Posts Tagged ‘blog’

Digest of Laureates ready – this blog changes orientation

February 2, 2021

With the launching of the new Digest of human rights laureates by True Heroes Films (THF) today, 2 February 2021, I have decided to centre my blog more on human rights awards and laureates. It will give the blog more focus and this will also help the Digest to stay up to date. After many years of work, True Heroes Films (THF) has made public its gateway to human rights awards and their laureates at www.trueheroesfilms.org/thedigest. The Digest is a new free online tool that gives everybody access to information on human rights awards, including the list of people who received such awards. Over the last 20 years, the human rights movement has discovered the value of awards. The Digest tells that story and makes human rights defenders more visible as an encouragement and role model for others.

Here some specialised user comments:
The Digest “will help us demonstrate to the world how many human rights defenders there are in the world and the different human rights they defend and fight for” stated Guadalupe Marengo, Head of Global Human Rights Defenders Programme at Amnesty International.


It is a useful resource that places individuals, the laureates, at the heart of the search process,” commented Eleanor Davies of the Centre of Applied Human Rights at York University.


With a simple and straightforward way to find what you are looking for, it helps initiate partnerships,” says Friedhelm Weinberg, Executive Director of HURIDOCS, an organisation specialised in information technology.

For human rights defenders, the Digest allows finding awards and people concerned with similar causes worldwide. Award givers can quickly check their candidates. For media, the Digest means instant access to information on human rights defenders or an award announcement to complete their story.


The Digest was created during 8 years with support from the City of Geneva, Brot für die Welt and the Permanent Mission of the Netherlands to the United Nations Office.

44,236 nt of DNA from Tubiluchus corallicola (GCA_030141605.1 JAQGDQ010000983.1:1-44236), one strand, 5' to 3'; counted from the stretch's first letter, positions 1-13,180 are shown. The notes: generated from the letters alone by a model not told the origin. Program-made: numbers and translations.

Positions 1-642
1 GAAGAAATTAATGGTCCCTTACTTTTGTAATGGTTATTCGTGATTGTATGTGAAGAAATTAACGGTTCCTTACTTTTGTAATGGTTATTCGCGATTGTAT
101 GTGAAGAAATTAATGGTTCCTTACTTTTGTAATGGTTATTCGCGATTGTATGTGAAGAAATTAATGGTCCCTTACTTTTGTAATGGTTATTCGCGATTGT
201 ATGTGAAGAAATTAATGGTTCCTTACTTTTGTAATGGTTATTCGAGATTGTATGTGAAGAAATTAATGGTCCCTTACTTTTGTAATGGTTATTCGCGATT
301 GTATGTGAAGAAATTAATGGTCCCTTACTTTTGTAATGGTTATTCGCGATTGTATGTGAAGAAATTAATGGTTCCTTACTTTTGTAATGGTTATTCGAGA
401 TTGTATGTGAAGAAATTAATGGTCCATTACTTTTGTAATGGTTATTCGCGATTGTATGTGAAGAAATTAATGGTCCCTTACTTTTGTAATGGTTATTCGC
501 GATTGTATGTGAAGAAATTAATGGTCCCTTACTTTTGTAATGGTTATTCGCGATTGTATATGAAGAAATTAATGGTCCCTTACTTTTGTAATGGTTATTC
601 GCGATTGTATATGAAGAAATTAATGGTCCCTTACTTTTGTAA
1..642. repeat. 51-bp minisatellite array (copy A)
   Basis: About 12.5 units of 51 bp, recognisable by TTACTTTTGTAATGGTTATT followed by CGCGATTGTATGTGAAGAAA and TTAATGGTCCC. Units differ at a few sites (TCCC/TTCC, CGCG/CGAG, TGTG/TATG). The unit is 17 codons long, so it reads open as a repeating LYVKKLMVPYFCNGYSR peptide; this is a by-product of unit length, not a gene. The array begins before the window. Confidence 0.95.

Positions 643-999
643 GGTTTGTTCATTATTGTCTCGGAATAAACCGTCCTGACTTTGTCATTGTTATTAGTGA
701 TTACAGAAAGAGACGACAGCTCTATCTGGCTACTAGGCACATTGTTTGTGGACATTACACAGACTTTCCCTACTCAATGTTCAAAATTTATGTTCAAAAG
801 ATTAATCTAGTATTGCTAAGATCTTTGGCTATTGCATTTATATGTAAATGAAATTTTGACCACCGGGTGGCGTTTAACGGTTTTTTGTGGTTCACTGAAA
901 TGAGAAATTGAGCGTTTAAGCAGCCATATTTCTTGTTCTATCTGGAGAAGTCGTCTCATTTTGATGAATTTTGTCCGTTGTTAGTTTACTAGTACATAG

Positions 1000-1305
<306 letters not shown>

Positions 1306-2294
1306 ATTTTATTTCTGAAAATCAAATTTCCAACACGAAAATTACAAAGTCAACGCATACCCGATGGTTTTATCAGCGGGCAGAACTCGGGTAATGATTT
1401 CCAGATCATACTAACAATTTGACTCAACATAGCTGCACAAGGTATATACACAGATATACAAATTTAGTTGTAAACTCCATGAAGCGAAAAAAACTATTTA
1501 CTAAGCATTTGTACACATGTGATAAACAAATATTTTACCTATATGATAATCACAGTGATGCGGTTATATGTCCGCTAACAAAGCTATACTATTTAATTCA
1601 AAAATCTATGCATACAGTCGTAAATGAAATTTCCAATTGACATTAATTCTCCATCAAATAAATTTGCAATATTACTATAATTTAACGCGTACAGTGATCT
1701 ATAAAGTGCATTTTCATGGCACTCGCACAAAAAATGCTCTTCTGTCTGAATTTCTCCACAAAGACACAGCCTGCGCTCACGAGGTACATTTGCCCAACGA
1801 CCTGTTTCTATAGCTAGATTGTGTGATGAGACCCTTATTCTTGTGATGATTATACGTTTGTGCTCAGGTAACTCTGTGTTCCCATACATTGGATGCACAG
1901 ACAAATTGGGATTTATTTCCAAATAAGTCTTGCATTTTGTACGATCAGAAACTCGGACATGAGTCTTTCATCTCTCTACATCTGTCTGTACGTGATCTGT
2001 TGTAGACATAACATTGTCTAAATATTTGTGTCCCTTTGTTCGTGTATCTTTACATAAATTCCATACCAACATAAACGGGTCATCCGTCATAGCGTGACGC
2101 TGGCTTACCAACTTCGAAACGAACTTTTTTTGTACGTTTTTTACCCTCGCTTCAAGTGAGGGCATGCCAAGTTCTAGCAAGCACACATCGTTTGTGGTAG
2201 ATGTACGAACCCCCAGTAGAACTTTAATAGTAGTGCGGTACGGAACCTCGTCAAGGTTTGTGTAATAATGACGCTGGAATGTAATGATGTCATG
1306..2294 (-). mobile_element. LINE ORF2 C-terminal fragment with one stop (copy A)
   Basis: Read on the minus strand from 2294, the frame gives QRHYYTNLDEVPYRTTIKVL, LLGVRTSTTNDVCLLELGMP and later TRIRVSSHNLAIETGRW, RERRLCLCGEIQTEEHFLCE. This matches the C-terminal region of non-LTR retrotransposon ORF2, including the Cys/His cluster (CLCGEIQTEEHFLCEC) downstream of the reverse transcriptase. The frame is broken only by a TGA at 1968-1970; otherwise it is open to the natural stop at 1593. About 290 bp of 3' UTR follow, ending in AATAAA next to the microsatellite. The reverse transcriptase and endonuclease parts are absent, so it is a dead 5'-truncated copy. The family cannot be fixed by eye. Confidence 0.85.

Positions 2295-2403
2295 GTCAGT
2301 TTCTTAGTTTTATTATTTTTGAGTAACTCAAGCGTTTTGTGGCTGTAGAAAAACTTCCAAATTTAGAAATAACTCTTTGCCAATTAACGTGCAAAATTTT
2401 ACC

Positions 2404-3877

http://www.trueheroesfilms.com/

We start 2021 with a long-read about Non-violence and PBI

January 4, 2021


A new year for this blog should start with a bit of transparency: in 2020 there were 35.147 views by 19.777 visitors, which is an increase of approximately 15 % on 2019. Not too bad for a niche blog I think. A theme that does not get enough attention is in my view the principled non-violence of many human rights defenders as illustrated in “Non-violence is always the best choice” by Carl Kline in Brookinsgregister of 29 December 2020:

The year 2021 marks the 40th anniversary of Peace Brigades International. Founded in 1981 at Grindstone Island in Ontario, Canada, PBI has practiced nonviolent accompaniment in numerous countries around the world.

The idea of peace brigades originated with Mahatma Gandhi, concerned about violence in India between various religious factions. Teams of unarmed volunteers would go into conflict situations as nonviolent, non-partisan actors, making contact with all groups to the dispute and helping mediate and resolve the conflict. If necessary, the volunteers were prepared to put their bodies in harm’s way to mitigate or stop the violence.

As the idea of PBI spread in the early ’80s, volunteers stepped forward, the depth of experience increased, more rigorous training developed for those in the field, and an international organization emerged with working groups in 12 countries. In 2020, projects were ongoing in Colombia, Guatemala, Honduras, Kenya, Indonesia, Mexico and Nepal.

PBI does not enter any conflict situation unless invited by a human rights organization in the host country. Volunteers spend their initial time in the country identifying their presence to all sides of the conflict and to government officials. They wear identifying clothing. They have an international network of others willing to respond at a moment’s notice with telegrams, email or letters to appropriate persons, letting them know the whole world is watching.

Their primary purpose is accompanying those human rights workers who are under threat of death. A volunteer is with them 24 hours a day. Oftentimes family members are accompanied as well, to school, to market, wherever they happen to go.